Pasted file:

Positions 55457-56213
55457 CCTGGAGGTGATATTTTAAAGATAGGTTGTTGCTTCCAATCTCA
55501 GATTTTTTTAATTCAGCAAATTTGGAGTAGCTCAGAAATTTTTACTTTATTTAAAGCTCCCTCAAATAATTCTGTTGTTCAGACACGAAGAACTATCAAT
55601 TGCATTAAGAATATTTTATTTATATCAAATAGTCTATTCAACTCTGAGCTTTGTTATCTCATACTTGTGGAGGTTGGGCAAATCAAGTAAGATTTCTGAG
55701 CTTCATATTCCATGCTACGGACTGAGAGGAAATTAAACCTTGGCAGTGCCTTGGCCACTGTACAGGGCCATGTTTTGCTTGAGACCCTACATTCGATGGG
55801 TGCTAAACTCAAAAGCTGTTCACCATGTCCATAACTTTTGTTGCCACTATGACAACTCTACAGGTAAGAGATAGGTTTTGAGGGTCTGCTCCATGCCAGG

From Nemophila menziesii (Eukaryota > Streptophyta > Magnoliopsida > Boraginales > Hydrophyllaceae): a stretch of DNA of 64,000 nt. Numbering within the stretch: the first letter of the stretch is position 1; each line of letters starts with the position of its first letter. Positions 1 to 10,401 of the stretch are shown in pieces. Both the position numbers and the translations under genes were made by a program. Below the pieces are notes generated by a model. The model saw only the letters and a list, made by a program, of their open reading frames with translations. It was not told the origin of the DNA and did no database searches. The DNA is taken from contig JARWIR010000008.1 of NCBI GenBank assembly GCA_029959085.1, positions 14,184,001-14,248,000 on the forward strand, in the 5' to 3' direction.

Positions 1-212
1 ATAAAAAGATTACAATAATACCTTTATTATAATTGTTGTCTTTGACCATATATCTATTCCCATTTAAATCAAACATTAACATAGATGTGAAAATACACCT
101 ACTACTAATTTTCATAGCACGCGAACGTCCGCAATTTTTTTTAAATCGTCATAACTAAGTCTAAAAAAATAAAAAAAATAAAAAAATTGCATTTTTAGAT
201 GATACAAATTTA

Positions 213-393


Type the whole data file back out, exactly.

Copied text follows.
Positions 55457-56213
55457 CCTGGAGGTGATATTTTAAAGATAGGTTGTTGCTTCCAATCTCA
55501 GATTTTTTTAATTCAGCAAATTTGGAGTAGCTCAGAAATTTTTACTTTATTTAAAGCTCCCTCAAATAATTCTGTTGTTCAGACACGAAGAACTATCAAT
55601 TGCATTAAGAATATTTTATTTATATCAAATAGTCTATTCAACTCTGAGCTTTGTTATCTCATACTTGTGGAGGTTGGGCAAATCAAGTAAGATTTCTGAG
55701 CTTCATATTCCATGCTACGGACTGAGAGGAAATTAAACCTTGGCAGTGCCTTGGCCACTGTACAGGGCCATGTTTTGCTTGAGACCCTACATTCGATGGG
55801 TGCTAAACTCAAAAGCTGTTCACCATGTCCATAACTTTTGTTGCCACTATGACAACTCTACAGGTAAGAGATAGGTTTTGAGGGTCTGCTCCATGCCAGG

From Nemophila menziesii (Eukaryota > Streptophyta > Magnoliopsida > Boraginales > Hydrophyllaceae): a stretch of DNA of 64,000 nt. Numbering within the stretch: the first letter of the stretch is position 1; each line of letters starts with the position of its first letter. Positions 1 to 10,401 of the stretch are shown in pieces. Both the position numbers and the translations under genes were made by a program. Below the pieces are notes generated by a model. The model saw only the letters and a list, made by a program, of their open reading frames with translations. It was not told the origin of the DNA and did no database searches. The DNA is taken from contig JARWIR010000008.1 of NCBI GenBank assembly GCA_029959085.1, positions 14,184,001-14,248,000 on the forward strand, in the 5' to 3' direction.

Positions 1-212
1 ATAAAAAGATTACAATAATACCTTTATTATAATTGTTGTCTTTGACCATATATCTATTCCCATTTAAATCAAACATTAACATAGATGTGAAAATACACCT
101 ACTACTAATTTTCATAGCACGCGAACGTCCGCAATTTTTTTTAAATCGTCATAACTAAGTCTAAAAAAATAAAAAAAATAAAAAAATTGCATTTTTAGAT
201 GATACAAATTTA

Positions 213-393